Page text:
We are being asked to survey our site for wi-fi (we have limited wi-fi at present as the school is served very well via cable).
One phrase that is being bantered about is "meshed wi-fi", and whilst I've looked up the terminology on Wiki, I'm not sure I fully undertsand the principle.
Off the back of that, can anyone suggest what sort of hardware would form such a network? Are we talking basic access points, or more sophisticated hardware?
See the attached diagram. Meshing is where not all the access points are wired to the network, and instead connect to each other, to form a 'mesh' of devices providing coverage.
We have a few meshed APs here at the moment, for various reasons.
One thing to bear in mind is that the more hops you add from a wired device to the client, the lower the bandwidth available there will be.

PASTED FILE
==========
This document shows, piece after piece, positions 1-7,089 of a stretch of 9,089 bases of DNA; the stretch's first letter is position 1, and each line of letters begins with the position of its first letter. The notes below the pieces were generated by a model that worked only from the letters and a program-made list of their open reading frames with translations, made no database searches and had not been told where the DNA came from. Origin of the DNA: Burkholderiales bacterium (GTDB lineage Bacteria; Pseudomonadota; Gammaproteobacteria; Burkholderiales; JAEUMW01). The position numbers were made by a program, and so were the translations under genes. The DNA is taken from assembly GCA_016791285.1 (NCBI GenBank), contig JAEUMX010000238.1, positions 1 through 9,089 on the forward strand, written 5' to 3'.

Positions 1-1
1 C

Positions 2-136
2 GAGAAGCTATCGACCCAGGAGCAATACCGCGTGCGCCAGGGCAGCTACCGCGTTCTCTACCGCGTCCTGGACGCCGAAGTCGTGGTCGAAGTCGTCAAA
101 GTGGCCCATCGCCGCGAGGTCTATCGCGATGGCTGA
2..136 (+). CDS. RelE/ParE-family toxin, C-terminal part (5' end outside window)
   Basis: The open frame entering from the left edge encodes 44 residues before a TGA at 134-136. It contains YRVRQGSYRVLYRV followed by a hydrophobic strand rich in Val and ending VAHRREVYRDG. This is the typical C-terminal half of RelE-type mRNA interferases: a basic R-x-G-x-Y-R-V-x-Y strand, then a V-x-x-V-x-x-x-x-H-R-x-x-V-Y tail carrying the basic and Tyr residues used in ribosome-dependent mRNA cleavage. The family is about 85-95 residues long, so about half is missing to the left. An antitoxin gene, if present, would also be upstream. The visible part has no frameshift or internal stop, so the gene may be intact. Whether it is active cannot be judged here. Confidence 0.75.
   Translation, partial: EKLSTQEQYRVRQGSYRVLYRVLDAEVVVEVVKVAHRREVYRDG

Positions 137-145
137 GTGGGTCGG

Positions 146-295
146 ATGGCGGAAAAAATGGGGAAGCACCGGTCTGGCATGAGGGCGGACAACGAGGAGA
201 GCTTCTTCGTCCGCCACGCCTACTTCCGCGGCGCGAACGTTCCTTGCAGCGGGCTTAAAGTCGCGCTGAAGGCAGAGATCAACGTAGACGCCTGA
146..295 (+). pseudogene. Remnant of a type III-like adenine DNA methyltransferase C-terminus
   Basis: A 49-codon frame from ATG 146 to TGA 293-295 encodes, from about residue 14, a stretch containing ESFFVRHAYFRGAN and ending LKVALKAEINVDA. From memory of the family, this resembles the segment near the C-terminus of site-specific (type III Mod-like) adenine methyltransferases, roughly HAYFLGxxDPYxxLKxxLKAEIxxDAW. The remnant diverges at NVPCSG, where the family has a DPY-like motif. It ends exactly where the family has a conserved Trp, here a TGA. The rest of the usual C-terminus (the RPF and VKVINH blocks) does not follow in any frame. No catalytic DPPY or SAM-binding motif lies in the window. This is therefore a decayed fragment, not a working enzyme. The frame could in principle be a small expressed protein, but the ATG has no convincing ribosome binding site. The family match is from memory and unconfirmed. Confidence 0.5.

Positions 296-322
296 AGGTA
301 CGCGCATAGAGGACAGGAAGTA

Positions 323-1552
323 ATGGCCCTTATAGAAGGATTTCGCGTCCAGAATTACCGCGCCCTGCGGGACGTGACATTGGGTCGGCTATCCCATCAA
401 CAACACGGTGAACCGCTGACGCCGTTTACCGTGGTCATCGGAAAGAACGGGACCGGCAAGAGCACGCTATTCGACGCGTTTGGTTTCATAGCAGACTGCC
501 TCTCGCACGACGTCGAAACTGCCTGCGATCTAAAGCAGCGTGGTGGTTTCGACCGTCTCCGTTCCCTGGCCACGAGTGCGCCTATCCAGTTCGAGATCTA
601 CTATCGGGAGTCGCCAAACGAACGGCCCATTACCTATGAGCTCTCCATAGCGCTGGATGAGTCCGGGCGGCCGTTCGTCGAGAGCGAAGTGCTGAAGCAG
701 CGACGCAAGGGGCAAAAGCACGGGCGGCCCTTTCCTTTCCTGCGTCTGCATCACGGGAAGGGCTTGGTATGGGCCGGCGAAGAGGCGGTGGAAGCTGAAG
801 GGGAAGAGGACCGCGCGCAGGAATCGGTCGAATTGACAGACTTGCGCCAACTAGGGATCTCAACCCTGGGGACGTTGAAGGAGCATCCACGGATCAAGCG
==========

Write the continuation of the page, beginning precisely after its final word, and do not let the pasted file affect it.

Beat me to it, what he said ^
Meshing can be used where no network connectivity is available.
You'd mesh an access point with connectivity with one that doesn't to provide connectivity on the point with no network access.
Ruckus does this automatically and it works flawlessly we have seen.
If your school has lots of network points then mesh is not needed.
Lots of hardware choices but I like the Netgear WAG302v2 uk. large range, support up to 250 devices although only tried 50 and not to expensive at £150. I have 3 covering a school with 450 pupils.
Yup, +1 for Ruckus, got ours from CpLtd on here and it's seamless :)
Originally Posted by nephilim
Needed, no, but it does give you an emergency backup route if anything happens to the fibre between cabinets:rolleyes:
Originally Posted by edutech4schools
The mesh works at 5GHz so doesn't interfere with the normal 2.6GHz traffic